Gorman confessed to KPMG what other CFOs admit only in private: that personally attesting to the accuracy of every detail of the financial statements is difficult. "It's a bummer that you can't tell it like it is these days," says Dolliver. "What he is really doing is pointing out the quasi-absurdity of the situation."

One CFO, speaking anonymously lest he too be forced to resign, says that he empathizes with Gorman. "I don't know every nuance of GAAP," he admits. "I don't think the individual auditors know everything there is to know about GAAP. But the reality is that at times we rely on their input."

Arthur Bowman, editor-in-chief of Bowman's Accounting Report, says that Gorman's departure highlights problems with the certification requirement demanded by the Sarbanes-Oxley Act. "It's a stretch of the imagination to think that every CEO and CFO really understands [the documents] to that level of detail," he says. "It's a weakness in the legislation."

Weaver agrees. "In most cases, executives just hold their breath and sign [the certification]."

Dolliver attributes the escalation of the dispute to a new rigidity among audit firms, which are being extra careful not to suffer the fate of Arthur Andersen. "There is a hardball attitude on the part of auditors, even on accounting technicalities," he says. "That is why they reacted so harshly."

Others say KPMG's actions were proper, not harsh. "There is no question that the auditors were right in this case," says John C. Coffee Jr., a law professor at Columbia University. "It is very clear that the auditor is supposed to be the watchdog of the manager, not an agent of the manager," he says.

Edward Terino, CFO of ATG Inc., says that the answer is for companies to improve controls. "We rely on accounting staff and legal counsel for assurance," says Terino, who is in the process of reviewing and improving internal controls at the $100 million Cambridge, Mass.-based software firm. "The CFO has a responsibility to assure that financial statements are prepared in accordance with GAAP and that there is an adequate system of internal controls in place," he says. Still, Terino identifies with the difficulty that Gorman faced. "Our business just isn't that complex. I don't know how I could ever certify everything with certainty at a large multinational company." —Joseph McCafferty.

Putting Faith in Blind Trusts

Executives at Hyperion Solutions Corp. think that the way to earn investors' trust is to go the way of the blind trust. So officers at the Sunnyvale, California-based enterprise-software firm have agreed to put their stock options and company stock into individual brokerage accounts managed by professional investment advisers. The vehicles lessen conflicts of interest and diminish the likelihood of insider trading, since investment decisions, such as when to sell company stock, are made without the knowledge of company officials.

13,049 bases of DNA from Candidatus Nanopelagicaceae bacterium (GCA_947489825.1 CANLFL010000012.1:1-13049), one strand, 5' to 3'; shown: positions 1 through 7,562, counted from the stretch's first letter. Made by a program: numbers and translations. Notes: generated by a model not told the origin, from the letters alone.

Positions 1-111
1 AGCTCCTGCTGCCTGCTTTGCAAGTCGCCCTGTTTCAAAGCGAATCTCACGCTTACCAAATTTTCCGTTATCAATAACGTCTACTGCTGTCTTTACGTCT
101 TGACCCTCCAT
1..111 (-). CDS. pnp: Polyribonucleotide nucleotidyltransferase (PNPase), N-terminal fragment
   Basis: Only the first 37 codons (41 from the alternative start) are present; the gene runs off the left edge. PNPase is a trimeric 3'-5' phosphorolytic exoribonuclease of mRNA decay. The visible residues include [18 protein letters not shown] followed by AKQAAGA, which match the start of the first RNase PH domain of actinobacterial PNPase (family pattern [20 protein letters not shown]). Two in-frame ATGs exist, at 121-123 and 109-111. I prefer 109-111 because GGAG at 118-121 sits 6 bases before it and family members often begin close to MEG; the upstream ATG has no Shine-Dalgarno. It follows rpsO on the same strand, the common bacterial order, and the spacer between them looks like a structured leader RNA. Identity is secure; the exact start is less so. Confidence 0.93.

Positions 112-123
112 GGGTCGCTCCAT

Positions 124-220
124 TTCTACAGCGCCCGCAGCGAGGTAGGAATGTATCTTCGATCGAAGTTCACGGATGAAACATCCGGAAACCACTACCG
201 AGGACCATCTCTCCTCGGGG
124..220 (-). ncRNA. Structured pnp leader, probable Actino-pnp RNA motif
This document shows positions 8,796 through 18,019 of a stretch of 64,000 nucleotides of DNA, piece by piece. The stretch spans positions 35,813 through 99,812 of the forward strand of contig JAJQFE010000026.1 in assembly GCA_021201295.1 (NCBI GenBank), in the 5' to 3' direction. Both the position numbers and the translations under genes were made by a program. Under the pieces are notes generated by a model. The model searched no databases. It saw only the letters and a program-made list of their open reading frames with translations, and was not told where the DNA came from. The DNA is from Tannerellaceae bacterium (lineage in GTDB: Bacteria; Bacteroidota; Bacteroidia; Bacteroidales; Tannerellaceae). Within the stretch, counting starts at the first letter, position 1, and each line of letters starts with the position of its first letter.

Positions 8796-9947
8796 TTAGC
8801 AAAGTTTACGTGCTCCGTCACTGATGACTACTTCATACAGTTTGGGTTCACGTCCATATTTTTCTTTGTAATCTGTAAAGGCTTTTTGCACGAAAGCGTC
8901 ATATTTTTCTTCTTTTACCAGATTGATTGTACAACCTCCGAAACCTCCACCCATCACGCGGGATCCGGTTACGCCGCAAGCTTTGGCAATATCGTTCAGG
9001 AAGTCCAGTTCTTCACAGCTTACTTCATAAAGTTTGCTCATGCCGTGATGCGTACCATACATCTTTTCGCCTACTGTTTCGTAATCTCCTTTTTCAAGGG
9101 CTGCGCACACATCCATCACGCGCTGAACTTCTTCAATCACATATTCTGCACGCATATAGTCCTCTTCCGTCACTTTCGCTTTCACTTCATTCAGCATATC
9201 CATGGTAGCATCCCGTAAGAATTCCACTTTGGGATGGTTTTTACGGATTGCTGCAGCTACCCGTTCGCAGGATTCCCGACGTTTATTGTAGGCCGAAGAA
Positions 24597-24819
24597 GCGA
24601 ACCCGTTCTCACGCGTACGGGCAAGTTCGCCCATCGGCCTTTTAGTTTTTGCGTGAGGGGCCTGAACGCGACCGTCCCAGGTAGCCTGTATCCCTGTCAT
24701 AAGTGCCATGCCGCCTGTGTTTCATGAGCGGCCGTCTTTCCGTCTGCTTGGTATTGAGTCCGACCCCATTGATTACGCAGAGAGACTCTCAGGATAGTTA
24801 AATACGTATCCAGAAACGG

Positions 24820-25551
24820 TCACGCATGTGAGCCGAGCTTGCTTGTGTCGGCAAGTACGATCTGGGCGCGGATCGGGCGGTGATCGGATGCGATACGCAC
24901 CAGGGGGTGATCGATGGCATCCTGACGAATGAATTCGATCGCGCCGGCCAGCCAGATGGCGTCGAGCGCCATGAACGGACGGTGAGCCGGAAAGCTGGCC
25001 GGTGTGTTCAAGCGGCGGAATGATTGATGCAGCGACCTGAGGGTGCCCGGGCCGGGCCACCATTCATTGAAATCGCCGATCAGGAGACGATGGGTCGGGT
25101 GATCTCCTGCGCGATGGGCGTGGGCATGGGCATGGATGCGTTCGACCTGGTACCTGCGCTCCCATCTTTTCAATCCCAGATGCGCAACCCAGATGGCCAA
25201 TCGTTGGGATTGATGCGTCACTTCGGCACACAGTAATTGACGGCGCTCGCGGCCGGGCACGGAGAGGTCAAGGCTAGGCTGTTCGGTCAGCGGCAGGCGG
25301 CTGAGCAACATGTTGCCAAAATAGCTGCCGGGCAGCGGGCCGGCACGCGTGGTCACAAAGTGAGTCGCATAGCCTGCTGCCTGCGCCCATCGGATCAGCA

While the plan is voluntary, all of Hyperion's eligible officers with vested stock options have agreed to participate. "This is a new era of responsibility in corporate life," says CFO David Odell. He says the blind-trust-like arrangements increase corporate accountability. "It is a best practice in corporate governance."

Blind trusts — typically used by politicians and public officials — are growing in popularity among corporate executives. "We've seen the use of blind trusts in Corporate America increase fourfold since 1999," says Edmond M. Ianni, vice president of private client advisory services at Wilmington Trust Co.

That trend is likely to continue, as the sting of scandals — like the insider-trading charges against former Capital One Corp. CFO David Willey (see "Down with the Ship") — create questions about the motives of top executives. "Now people want to avoid even the appearance of impropriety," says J. David Washburn, an attorney in the Dallas office of Arter & Hadden LLP, "and blind trusts do that." They also have a legal advantage. The Securities and Exchange Commission's Rule 10b5-1(c), which went into effect in October 2000, says that blind trusts can be used as a defense against charges of insider trading.

There may be some ancillary financial benefits to the approach as well. Although it's too early to gauge how the Hyperion executives are faring, according to Wilmington Trust's studies, in the past two years executives who used blind trusts achieved average returns almost 13 percent higher than those of executives who sold their stock during open-window periods. "It forces you to take an analytical, not an emotional, approach to managing your investments," explains Hyperion's Odell.

Still, blind trusts have one important drawback: shareholders may feel that managers, as passive investors, don't have as much skin in the game, says Colin Blaydon, director of the Foster Center for Private Equity at Dartmouth College. "Investors want to feel that the executives' interests and their own are aligned." —Joan Urdang

The New Math

The Financial Accounting Standards Board's decision in March to overhaul employee stock option accounting will undoubtedly encounter fierce rear-guard resistance from those unequivocally opposed to expensing options. But others see the writing on the wall, and are pragmatically shifting their attention to the question of how options are valued. Not surprisingly, several new models make the case for expensing less.